Shortly after that Anne and I moored up for the night. During the night, during my wakefulness times and going to the bathroom I felt that something wasn’t quite right, but I checked out the window and we were still moored. We had not begun to float down the canal. I checked several times. Our wake up was an almightly crash from the kitchen. All the boxes of food, pots and pans, salad bowls and casseroles were on the floor, along with a prize winning bottle of maple syrup which was a present from Anne. It was broken. What a mess. The maple syrup had won first prize at the Royal Winter Fair, a significant achievement to us Canadians.

We were grounded, not only that, we were on a tilt.

Anne was a trouper, and got right down to cleaning up while I called the CRT. Again, they had already heard about the fact that the water in the pound, the space between two locks, had gone down a foot overnight. After cleaning up and cleaning up, maple syrup is very sticky, we went out for breakfast. 1 mile up hill. By the time we had eaten a traditional English breakfast and got back to the boat we were afloat. Phew.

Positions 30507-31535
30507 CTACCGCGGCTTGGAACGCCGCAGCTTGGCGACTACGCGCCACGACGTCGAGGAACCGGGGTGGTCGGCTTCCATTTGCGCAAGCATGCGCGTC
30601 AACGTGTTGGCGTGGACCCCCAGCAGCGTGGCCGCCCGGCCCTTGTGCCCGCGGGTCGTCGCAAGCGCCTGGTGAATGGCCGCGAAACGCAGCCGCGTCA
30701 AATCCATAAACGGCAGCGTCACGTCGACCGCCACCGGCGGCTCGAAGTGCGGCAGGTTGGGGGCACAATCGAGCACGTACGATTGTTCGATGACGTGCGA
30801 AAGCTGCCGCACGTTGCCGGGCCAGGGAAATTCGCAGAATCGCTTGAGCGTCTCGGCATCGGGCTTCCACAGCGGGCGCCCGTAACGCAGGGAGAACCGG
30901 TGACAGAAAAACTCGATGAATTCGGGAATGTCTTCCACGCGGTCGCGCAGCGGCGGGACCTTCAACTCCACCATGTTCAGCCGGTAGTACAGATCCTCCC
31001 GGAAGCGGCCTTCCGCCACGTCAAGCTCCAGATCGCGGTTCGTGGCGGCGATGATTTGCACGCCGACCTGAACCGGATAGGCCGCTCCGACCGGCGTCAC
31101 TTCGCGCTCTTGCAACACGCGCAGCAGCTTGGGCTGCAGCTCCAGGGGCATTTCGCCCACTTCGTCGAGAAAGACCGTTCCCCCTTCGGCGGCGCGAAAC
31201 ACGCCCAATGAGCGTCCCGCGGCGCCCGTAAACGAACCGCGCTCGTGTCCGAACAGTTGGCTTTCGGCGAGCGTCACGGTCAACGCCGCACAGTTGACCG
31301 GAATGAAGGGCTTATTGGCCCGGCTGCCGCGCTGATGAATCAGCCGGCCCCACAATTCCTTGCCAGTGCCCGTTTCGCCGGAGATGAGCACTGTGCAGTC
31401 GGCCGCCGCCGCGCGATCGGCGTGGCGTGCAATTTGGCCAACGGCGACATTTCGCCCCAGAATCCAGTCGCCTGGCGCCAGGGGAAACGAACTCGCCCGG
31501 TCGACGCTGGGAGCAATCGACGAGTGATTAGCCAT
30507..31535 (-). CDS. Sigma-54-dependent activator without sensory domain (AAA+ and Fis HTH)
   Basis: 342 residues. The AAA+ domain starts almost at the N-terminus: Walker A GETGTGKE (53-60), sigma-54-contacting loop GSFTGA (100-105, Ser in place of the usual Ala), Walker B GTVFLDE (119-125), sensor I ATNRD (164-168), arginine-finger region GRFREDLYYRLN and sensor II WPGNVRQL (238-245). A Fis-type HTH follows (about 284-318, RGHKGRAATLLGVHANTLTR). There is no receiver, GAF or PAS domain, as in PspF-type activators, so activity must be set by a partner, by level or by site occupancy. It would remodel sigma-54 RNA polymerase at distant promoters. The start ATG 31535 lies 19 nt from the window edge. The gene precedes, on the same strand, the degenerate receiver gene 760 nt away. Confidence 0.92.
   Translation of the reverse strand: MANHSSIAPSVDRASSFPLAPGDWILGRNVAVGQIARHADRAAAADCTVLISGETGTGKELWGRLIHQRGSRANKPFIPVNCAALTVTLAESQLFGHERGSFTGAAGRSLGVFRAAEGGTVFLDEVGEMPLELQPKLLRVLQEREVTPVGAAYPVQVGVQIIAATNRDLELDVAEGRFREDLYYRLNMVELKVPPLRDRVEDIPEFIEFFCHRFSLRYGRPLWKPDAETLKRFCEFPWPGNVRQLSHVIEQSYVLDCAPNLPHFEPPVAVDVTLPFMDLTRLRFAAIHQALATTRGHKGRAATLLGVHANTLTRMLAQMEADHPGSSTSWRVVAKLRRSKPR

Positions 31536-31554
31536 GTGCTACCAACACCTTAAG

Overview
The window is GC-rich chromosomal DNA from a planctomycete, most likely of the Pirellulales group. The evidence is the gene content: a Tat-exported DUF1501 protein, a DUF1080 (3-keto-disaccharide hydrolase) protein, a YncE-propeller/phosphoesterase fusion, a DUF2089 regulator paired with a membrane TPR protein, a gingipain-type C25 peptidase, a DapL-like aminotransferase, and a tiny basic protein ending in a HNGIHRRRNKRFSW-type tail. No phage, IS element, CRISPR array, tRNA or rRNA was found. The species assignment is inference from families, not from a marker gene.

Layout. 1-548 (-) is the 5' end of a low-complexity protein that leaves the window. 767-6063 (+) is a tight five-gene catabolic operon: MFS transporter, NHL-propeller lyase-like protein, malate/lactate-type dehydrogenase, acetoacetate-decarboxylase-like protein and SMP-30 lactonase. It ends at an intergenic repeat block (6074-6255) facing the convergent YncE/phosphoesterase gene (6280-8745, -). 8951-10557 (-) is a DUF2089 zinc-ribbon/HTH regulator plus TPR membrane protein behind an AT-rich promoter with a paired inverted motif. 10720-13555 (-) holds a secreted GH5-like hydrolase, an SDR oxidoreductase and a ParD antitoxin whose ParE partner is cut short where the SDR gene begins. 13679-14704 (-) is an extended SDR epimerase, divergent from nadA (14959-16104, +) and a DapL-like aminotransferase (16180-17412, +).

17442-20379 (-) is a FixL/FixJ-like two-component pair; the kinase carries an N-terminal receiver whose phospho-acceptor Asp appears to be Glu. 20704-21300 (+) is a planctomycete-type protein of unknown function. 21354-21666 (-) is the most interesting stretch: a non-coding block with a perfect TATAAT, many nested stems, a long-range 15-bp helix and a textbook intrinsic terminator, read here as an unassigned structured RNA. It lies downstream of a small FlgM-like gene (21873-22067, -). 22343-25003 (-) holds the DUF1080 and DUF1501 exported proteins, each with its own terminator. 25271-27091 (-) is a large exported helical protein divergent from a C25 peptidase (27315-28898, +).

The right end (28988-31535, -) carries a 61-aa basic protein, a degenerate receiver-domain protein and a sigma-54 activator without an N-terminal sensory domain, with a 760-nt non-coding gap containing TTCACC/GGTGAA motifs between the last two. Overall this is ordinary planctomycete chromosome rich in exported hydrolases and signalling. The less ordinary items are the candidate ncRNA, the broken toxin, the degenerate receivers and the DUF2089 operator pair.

So Anne had the full meal deal in her first 36 hours. She has not jumped ship, but has embraced the life, anticipating many of the things that have to be done on board. I am very impressed. And is very proficient on the locks and has taken to helming with aplomb. I had coffee in bed this morning as I responded to my accountant about my tax return.

It has been smooth sailing, opps, cruising, since then. A good day today, we have made our targets and some. Hopefully we will get to Bletchley and be able to go to Bletchely Park where the decoders worked during the war.

Memories. Light the corners of my mind. Misty watercolour memories. Of the way we were.

If you are too young to get this reference just enjoy the sentiment.

The new location. Love the wisteria
Chalk Farm Underground on the Northern Line, opposite the old location

What a blast from the past the visit to Camden Lock and Haverstock Hill was.

Hazelnut and Pistachio ice cream, caramel sauce and whipped cream. Way off the Weight Watchers points counter.

I normally eat a very health diet, excluding wine, but on this day breakfast was an almond croissant and flat white, and lunch was an ice cream sundae.